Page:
Roma (Alfonso Cuarón) Fri-Thurs The Favourite(Yorgos Lanthimos) Fri-Thurs At Eternity’s Gate(Julian Schnabel) Fri-Thurs A Christmas Story(Bob Clark, 1983) Sat Only Free Screening Rare Exports (Jalmari Helander, 2010) Sat Only Heavy Trip (Juuso Laatio & Jukka Vidgren) Sat Only Life and Nothing More (Antonio Mendez Esparza) Tues Only Bell, Book and Candle (Richard Quine, 1958) Weds Only
There are a lot of films of interest out this week, including award-hopefuls The Favorite and At Eternity’s Gate, both of which aren’t bad at all, and Peter Bogdanovich’s fine Buster Keaton doc The Great Buster, which continues into a second week at the Grand Illusion. And Roma, of course, Alfonso Cuarón’s Netflix movie has a decent shot at being the first true foreign language film to win the Best Picture Oscar, and it’s playing at the Cinerama and, of all places, the Crest. I haven’t seen Roma yet (it’s planned for later tonight), so if I had to pick one essential movie to see on Seattle Screens this week (and I do, that’s what this space is for), it’d be Lee Changdong’s Burning, playing exclusively at the Northwest Film Forum.
I’m not even sure if Burning is a very good movie. It’s made with exceptional craft though, a slow-ahem-burning psychological thriller about a disaffected young man who comes to believe that a rich guy (Steven Yeun, in a performance sure to get plenty of deserved award recognition in coming weeks) is both an arsonist and has done something to the woman the young man loves. Based on a Haruki Murakami short story, with lots of added Murakami in-jokes and shades of William Faulkner, it’s the most diabolically engrossing film of the year.
Burning (Lee Changdong) Fri-Thurs In the Soup (Alexandre Rockwell, 1992) Fri & Next Sat Only The Apology (Tiffany Hsiung) Sat Only Free Event I am Evidence (Trish Adlesic & Geeta Gandbhir) Sun Only Free Event From the West (Juliane Henrich) Tues Only Filmmaker in Attendance Wobble Palace (Eugene Kotlyarenko) Weds Only
Goon (Michael Dowse, 2011) Fri Only The Cutting Edge (Paul Michael Glaser, 1992) Sat Only Youngblood (Peter Markle, 1986) Sat Only I, Tonya (Craig Gillespie) Sun Only Mystery, Alaska (Jay Roach, 1999) Sun Only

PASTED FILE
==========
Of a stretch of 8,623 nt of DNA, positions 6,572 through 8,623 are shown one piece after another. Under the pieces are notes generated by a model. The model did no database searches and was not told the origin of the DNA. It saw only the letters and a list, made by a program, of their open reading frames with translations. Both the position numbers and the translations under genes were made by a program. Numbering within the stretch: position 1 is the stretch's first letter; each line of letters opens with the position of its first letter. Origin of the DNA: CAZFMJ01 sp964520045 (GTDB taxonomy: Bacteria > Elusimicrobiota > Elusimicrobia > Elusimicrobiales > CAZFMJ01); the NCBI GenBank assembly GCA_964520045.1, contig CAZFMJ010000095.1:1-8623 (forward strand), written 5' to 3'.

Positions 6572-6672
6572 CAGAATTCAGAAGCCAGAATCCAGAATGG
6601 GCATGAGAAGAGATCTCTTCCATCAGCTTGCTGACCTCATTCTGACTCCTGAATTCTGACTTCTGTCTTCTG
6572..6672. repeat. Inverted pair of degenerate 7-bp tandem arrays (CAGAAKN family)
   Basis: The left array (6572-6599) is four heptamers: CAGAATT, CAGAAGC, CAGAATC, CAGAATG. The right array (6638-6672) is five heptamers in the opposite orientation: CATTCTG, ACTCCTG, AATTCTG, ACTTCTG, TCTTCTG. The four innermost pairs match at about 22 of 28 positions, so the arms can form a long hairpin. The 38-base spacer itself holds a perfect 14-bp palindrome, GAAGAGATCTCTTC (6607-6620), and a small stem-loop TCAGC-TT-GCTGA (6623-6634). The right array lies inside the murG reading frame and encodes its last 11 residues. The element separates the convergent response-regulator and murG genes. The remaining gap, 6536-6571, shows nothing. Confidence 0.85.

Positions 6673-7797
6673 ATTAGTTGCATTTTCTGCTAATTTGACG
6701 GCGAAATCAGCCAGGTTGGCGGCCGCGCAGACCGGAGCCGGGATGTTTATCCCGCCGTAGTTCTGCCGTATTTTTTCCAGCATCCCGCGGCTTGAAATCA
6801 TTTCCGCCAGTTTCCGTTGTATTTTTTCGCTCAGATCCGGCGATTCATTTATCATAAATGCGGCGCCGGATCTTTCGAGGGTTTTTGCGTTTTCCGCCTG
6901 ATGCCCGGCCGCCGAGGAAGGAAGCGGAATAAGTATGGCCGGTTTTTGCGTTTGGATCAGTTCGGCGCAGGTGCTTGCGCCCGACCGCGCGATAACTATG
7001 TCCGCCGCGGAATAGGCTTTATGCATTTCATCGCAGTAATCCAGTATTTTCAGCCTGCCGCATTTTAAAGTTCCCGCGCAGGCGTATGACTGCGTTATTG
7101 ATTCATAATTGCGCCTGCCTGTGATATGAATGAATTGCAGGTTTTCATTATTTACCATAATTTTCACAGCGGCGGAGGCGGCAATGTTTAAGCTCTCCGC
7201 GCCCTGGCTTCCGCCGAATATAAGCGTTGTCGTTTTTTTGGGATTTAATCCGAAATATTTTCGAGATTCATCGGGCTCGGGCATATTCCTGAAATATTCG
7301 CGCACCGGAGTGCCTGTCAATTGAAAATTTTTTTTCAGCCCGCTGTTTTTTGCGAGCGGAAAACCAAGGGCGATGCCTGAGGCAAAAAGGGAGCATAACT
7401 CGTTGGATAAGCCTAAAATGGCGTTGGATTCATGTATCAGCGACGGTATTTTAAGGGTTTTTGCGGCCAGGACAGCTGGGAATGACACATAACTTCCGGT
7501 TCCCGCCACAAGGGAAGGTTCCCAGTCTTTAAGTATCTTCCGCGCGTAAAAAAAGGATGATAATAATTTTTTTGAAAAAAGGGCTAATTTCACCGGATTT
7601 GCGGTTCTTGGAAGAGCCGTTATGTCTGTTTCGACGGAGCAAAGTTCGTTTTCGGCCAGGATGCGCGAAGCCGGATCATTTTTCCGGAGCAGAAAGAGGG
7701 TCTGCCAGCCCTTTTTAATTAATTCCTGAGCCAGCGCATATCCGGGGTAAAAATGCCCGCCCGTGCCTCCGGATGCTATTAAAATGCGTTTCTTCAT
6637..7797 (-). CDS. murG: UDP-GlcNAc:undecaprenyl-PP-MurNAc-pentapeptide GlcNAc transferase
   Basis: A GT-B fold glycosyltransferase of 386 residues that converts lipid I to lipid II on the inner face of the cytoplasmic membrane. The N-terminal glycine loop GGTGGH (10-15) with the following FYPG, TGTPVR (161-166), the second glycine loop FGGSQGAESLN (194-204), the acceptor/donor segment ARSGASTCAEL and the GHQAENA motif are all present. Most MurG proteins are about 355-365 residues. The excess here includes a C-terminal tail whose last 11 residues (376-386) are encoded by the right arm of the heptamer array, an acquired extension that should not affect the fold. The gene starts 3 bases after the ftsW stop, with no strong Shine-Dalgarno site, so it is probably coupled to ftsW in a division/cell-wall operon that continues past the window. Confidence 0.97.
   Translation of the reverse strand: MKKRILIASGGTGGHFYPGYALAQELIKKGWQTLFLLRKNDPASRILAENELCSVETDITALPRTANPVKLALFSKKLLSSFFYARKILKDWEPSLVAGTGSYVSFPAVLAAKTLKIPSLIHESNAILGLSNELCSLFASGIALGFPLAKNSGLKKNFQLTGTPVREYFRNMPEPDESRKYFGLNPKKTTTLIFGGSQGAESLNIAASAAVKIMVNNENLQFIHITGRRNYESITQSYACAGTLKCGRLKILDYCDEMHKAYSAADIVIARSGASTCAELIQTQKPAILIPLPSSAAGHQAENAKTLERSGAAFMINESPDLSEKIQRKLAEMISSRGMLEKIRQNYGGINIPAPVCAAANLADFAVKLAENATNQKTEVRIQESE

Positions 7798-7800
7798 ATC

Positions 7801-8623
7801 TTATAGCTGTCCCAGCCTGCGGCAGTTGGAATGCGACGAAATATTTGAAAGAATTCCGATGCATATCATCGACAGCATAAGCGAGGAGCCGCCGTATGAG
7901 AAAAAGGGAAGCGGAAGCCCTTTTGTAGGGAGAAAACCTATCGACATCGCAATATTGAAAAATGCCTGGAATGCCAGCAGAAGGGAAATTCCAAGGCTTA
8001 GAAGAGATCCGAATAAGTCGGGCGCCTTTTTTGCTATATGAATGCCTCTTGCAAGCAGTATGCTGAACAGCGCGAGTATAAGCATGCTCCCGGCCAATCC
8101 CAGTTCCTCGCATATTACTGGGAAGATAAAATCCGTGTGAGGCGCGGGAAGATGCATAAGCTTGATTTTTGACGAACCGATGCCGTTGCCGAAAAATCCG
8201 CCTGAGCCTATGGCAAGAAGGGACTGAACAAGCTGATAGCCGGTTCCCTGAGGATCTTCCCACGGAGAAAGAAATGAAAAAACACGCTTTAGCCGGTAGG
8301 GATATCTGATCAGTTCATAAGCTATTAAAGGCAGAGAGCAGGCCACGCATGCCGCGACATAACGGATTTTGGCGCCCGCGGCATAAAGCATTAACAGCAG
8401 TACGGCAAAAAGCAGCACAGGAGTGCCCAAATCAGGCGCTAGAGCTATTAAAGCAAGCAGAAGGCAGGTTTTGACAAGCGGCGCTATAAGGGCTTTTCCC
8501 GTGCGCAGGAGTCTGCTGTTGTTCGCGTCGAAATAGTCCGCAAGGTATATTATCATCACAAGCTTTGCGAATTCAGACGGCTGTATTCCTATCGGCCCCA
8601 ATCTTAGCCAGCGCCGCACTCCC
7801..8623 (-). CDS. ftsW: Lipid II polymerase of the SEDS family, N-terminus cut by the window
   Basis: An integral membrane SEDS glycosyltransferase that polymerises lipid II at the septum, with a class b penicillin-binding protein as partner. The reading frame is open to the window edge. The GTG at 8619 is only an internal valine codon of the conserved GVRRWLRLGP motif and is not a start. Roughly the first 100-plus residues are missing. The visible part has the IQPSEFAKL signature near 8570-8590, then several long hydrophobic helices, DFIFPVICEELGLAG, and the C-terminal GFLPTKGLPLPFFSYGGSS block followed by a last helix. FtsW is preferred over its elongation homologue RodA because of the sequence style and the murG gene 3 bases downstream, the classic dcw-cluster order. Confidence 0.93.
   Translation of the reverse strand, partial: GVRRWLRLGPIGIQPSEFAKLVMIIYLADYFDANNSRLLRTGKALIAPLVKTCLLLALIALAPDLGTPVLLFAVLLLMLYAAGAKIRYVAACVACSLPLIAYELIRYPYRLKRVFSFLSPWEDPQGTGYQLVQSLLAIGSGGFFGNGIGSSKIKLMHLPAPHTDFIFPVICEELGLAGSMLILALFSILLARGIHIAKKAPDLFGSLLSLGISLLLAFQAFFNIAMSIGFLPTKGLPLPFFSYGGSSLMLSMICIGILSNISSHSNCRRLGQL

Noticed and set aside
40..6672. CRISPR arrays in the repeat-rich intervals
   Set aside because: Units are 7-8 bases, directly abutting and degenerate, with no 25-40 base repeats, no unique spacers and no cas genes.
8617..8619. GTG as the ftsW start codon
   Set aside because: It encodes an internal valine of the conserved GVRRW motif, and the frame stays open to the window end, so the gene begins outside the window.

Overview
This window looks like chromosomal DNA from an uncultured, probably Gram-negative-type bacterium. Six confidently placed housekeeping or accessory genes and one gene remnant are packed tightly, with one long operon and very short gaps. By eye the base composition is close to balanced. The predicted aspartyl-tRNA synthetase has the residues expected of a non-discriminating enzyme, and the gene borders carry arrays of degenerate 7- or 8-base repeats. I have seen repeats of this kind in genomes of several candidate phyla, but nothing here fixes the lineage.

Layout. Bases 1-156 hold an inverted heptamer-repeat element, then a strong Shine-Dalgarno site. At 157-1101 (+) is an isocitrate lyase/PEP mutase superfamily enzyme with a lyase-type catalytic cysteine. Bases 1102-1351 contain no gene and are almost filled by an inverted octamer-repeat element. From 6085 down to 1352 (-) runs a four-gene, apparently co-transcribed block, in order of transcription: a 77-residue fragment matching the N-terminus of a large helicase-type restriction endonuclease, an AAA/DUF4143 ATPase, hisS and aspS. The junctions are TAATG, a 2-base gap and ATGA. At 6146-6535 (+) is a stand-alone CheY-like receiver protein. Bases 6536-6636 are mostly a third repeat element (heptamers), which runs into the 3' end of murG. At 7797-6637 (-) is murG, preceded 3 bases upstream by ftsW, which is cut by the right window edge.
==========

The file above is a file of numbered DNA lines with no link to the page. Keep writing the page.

Bathtubs Over Broadway(Dava Whisenant) Fri-Thurs Maria by Callas(Tom Volf) Fri-Thurs Moomins and The Winter Wonderland(Ira Carpelan & Jakub Wronski) Tues Only White Christmas(Michael Curtiz, 1954) Weds Only
It’s getting into awards season and you know what that means: Seattle Screen Scene recommends you go out and watch anime. Last week it was Liz and the Blue Bird, which criminally only played for a handful of shows around town. This week, it’s Mamoru Hosada’s Mirai, which is playing sporadically at various multiplexes in the area, mostly Regal but also at the Cinemark in Bellevue. Much like the other truly great anime from this year, Night is Short Walk on Girl, it’s playing as part of some kind of specialty release program (targeted at, I don’t know, Cruchyroll subscribers?) rather than getting proper theatrical distribution. I don’t know why but it’s too bad, because in a just world Mirai and these other films would be getting the kind of art house rollout even the most mediocre (or outright bad) Oscar hopeful gets this time of year. Anyway, Mirai is very good. Like Hosada’s best film, Wolf Children, it’s a deceptively wise look at growing up, this time from the perspective of a child who comes to see themself as a part of a wider continuity through time and space. With a light touch and moments of striking beauty, it’s one of the very best films from what has been an exceptional year for (non-American) animation.